One Map

Table of Contents
1 Background
2 Demand
3 Supply
4 Challenges
5 One Map
6 Project

1 Background

Man has always had a need for knowing where things are, what they are, when they occur and, sometimes, why they are. Basically, this is all what maps are about, i.e. our main vehicle for representing knowledge that relates to temporal and spatial phenomena. Primitive maps are generally considered to pre-date all other forms of written communication. The oldest artifact considered to be a map is a Turkish wall engraving dated to approximately 6200 BC depicting the ancient Catal Hyuk village [HDC1]. The first map to encompass the whole (known) world is a clay tablet made around 500 B.C., showing Babylonia in the center surrounded by seven islands, that is, outer and mostly unknown parts of the world [HDC2].

In the end of the 13th century, a Byzantine monk found a manuscript copy of Geographia by the Alexandrian astronomer and mathematician Claudius Ptolemy (approx 135 A.D.) [THAY]. During the Dark Ages, this important work on geography was considered lost. In eight volumes, Ptolemy explains how to make maps and lists 8000 inhabited localities including their latitude and longitude. He also presents a world map, 24 regional maps and 67 detailed map sheets from selected areas. Geographia remained the most important source for geographic information for over 1500 years. In 1750, more than 50 different editions of Ptolemy's work had been published. Two millennia later, we still use the same basic methods and principles for modeling our physical surroundings.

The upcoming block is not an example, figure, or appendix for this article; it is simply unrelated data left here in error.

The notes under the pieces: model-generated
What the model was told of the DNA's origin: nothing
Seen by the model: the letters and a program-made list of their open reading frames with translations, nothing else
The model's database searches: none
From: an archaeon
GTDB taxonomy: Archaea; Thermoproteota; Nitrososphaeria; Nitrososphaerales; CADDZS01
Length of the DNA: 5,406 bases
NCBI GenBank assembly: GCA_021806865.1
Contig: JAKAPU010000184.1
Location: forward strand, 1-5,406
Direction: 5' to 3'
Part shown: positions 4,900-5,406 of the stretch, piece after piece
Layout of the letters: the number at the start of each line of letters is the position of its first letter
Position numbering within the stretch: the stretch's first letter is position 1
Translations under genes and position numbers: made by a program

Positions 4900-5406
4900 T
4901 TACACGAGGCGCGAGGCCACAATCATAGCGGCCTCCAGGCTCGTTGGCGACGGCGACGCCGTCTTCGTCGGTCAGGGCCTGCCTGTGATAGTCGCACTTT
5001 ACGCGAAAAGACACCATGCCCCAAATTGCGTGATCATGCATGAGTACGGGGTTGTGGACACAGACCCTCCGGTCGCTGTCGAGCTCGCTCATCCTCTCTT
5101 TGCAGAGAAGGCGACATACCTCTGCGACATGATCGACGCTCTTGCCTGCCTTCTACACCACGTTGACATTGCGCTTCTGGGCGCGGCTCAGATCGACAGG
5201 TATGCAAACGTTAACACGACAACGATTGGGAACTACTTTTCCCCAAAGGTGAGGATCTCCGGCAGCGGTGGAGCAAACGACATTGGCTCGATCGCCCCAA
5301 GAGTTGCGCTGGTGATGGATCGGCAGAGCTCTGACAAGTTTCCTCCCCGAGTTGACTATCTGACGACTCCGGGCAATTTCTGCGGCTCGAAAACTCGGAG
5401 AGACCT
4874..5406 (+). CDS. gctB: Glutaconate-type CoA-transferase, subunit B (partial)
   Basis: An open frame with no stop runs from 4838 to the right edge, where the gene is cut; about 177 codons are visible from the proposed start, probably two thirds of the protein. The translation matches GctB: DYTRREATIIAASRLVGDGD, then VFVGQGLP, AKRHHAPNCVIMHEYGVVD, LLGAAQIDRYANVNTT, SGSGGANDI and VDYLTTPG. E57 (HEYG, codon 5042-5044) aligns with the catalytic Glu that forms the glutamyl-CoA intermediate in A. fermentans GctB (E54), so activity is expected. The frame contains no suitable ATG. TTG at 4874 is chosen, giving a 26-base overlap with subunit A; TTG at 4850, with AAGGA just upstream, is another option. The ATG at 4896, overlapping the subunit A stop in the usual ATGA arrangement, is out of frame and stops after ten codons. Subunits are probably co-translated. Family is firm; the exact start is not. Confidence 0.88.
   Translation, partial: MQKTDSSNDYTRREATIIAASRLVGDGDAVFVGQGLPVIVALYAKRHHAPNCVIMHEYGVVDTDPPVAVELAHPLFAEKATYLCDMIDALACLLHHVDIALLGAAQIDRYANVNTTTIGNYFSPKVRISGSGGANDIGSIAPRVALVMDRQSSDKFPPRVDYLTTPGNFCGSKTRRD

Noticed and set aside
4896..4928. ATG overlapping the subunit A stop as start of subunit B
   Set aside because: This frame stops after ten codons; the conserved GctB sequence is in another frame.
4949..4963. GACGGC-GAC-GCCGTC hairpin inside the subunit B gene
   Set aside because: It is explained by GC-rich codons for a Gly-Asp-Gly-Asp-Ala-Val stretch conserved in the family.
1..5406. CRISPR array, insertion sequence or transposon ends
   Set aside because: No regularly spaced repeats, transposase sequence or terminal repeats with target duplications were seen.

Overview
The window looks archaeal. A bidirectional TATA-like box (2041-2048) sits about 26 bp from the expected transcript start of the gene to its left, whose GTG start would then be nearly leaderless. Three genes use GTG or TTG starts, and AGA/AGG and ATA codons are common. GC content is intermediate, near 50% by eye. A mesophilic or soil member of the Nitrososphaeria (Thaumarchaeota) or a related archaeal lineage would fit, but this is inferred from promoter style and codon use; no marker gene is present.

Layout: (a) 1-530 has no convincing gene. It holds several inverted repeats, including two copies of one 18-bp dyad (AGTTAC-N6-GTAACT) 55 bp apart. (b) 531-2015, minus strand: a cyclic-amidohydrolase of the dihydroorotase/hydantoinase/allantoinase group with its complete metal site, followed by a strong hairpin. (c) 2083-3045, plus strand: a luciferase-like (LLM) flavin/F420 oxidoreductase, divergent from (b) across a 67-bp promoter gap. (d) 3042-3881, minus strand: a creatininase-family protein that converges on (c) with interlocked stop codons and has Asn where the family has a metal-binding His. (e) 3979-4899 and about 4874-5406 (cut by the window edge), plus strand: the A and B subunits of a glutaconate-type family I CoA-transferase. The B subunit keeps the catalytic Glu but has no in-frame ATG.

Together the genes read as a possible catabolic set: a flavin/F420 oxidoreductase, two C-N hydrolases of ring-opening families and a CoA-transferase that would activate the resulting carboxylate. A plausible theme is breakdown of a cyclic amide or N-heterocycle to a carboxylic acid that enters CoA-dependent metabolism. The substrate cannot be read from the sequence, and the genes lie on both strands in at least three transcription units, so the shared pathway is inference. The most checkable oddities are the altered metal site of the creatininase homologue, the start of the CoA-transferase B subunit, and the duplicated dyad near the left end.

In this white paper we propose a novel framework for handling detailed geodata with global coverage. In section 2 we present some evidence of the rapidly growing market for geodata, and then give some examples of web sites meeting this demand. Some core challenges in global geodata management are identified in section 4. Based on a few strategy fragments, we then present a vision of a global, detailed world map constructed by and accessible to the public. The paper is closed by outlining the structure of a project with the aim of further development of the ideas.

We assume the reader has some basic knowledge of the core concepts of digital modeling of geographic information. For a quick introduction to the topic, see e.g. [USGS].